Tired of hearing about 5G? You might want to get into commercial trucking. Turns out that's one major industry still grappling with the migration to 4G.
You read that right. Moving roughly 71 percent of the nation's freight by weight, and generating nearly $740 billion in gross freight revenues annually, class 7 and 8 truck fleets today rely on a complex footprint of onboard technology for safety, operational efficient, asset tracking, routing, workflow, driver-dispatch communication, and more. Most of it runs on 3G.
Why has trucking been so slow to migrate?
"The main factor I believe influencing the speed to market is costs and business interruption," Jason Palmer, chief operating officer of SmartDrive Systems, a leader in video-based safety and transportation intelligence, tells me via email. "Taking vehicles off the road is expensive due to the downtime and business interruptions."
The tapestry of onboard technology is also highly interdependent. Much like the San Francisco DMV, which literally (and ironically) uses legacy desktop computers from the 1980s due to its reliance on ancient software, truck drivers have been stuck with 3G for years because that's the foundation the innovated on top of. According to Gartner, an estimated 7.5 million IoT devices based primarily in 3G are still in use by fleets of all types.
But Verizon has officially announced it will be ending its 3G services, with AT&T, Sprint and T-Mobile expected to follow suit by the end of 2021. That's caused a mad dash in the trucking industry. It's also created opportunities to improve safety and increase efficiency in a sector that's critical to the nation's economic vitality.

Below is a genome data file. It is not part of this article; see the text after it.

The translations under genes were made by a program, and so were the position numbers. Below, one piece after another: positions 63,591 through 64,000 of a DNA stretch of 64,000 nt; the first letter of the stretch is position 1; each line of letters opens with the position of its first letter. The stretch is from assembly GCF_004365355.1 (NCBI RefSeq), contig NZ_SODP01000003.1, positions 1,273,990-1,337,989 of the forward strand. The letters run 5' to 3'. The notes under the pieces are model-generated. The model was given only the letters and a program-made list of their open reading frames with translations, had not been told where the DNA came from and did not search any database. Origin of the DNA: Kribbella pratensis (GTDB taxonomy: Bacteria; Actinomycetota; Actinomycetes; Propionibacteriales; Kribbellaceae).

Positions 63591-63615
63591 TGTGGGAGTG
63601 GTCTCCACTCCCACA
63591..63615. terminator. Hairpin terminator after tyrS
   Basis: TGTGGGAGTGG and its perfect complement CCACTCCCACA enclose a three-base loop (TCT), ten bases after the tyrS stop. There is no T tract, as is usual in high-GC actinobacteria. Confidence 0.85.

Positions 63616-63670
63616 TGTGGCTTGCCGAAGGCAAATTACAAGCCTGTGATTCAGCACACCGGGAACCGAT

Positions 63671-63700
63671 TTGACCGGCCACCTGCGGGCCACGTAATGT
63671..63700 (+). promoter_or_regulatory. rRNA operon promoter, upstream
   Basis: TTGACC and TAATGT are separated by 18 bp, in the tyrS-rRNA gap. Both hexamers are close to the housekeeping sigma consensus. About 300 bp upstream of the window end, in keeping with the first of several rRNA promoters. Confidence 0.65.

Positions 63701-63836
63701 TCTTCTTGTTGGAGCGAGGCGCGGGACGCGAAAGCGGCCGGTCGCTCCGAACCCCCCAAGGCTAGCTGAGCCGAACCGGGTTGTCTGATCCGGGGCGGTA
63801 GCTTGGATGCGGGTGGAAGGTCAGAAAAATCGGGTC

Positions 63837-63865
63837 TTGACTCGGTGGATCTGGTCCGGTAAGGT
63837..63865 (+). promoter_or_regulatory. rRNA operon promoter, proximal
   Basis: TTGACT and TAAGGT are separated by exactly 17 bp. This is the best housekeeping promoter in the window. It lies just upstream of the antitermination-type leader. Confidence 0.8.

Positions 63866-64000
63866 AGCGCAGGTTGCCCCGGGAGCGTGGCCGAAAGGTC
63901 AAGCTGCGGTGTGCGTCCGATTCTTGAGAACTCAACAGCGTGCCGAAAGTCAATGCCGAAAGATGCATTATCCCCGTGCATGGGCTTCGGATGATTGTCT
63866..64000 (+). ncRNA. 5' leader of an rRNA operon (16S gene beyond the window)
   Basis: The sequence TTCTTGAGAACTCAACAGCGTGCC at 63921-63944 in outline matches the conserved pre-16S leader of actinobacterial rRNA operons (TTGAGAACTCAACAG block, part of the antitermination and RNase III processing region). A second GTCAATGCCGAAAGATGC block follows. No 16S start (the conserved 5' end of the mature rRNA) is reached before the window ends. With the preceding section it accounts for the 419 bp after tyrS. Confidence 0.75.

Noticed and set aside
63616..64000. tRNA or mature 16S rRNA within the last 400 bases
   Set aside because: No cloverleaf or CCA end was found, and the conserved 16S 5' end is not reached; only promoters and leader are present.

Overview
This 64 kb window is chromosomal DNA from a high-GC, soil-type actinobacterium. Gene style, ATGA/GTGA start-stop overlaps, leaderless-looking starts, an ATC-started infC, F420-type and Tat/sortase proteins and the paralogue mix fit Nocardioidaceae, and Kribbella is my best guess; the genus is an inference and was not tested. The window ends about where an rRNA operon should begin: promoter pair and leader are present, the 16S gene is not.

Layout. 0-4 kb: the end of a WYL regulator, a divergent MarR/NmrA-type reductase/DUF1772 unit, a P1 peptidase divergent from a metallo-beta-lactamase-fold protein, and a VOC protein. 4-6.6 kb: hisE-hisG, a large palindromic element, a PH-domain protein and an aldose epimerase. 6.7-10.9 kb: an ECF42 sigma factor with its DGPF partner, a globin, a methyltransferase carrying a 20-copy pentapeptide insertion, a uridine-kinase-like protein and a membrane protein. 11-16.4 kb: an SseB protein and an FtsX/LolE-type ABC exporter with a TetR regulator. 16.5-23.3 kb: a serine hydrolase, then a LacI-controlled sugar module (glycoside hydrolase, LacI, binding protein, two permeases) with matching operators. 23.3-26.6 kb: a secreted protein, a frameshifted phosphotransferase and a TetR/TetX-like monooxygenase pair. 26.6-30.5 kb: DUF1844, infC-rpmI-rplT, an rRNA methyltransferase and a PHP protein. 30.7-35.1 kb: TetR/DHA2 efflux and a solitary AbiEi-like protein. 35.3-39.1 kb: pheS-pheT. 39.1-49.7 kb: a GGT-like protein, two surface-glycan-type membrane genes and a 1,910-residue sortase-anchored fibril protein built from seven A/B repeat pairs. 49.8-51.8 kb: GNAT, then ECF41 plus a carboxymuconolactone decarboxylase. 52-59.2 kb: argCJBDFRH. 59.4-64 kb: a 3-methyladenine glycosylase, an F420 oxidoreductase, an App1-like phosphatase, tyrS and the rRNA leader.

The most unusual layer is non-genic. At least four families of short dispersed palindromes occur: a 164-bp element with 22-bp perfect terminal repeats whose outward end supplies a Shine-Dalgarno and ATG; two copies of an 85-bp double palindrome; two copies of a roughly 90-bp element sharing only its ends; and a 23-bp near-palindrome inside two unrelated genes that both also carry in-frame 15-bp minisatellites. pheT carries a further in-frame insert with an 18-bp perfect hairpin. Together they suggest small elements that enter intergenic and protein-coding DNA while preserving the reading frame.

"The advances of migration allow for vehicles to be connected more often," says Palmer, "and for more and relevant data to be pushed to the vehicle to assist driving, whether manual or automated. This data, such as real-time traffic and weather updates, helps the driver navigate his route while also being consumed by apps in the vehicle."
Palmer's company, SmartDrive Systems, for example, uses video and driver data to monitor driver behavior in commercial vehicles including trucks. For that application, connectivity is key.
The switch to 4G will also result in significantly more converged data, which can now be processed quickly on mobile service class devices with multiple processors, according to Palmer.
That convergence strategy, powered by 4G, will give trucking fleets real-time connection to suppliers, customers, and their own operations, fulfilling the true promise of fleet IoT, which is service integration. That's going to fundamentally change how fleet managers think about operations.
"As they work to make the whole more intelligent," says Palmer, "they'll be concentrating on building the intelligence into their back-end systems to automate and optimize their assets more intelligently. With trucks fully connected, they'll now be able to optimize their fleet understanding in real time and know what's happening, when it's happening, where it's happening, and who's involved. Most importantly they'll understand the impact on their fleet safety and operations."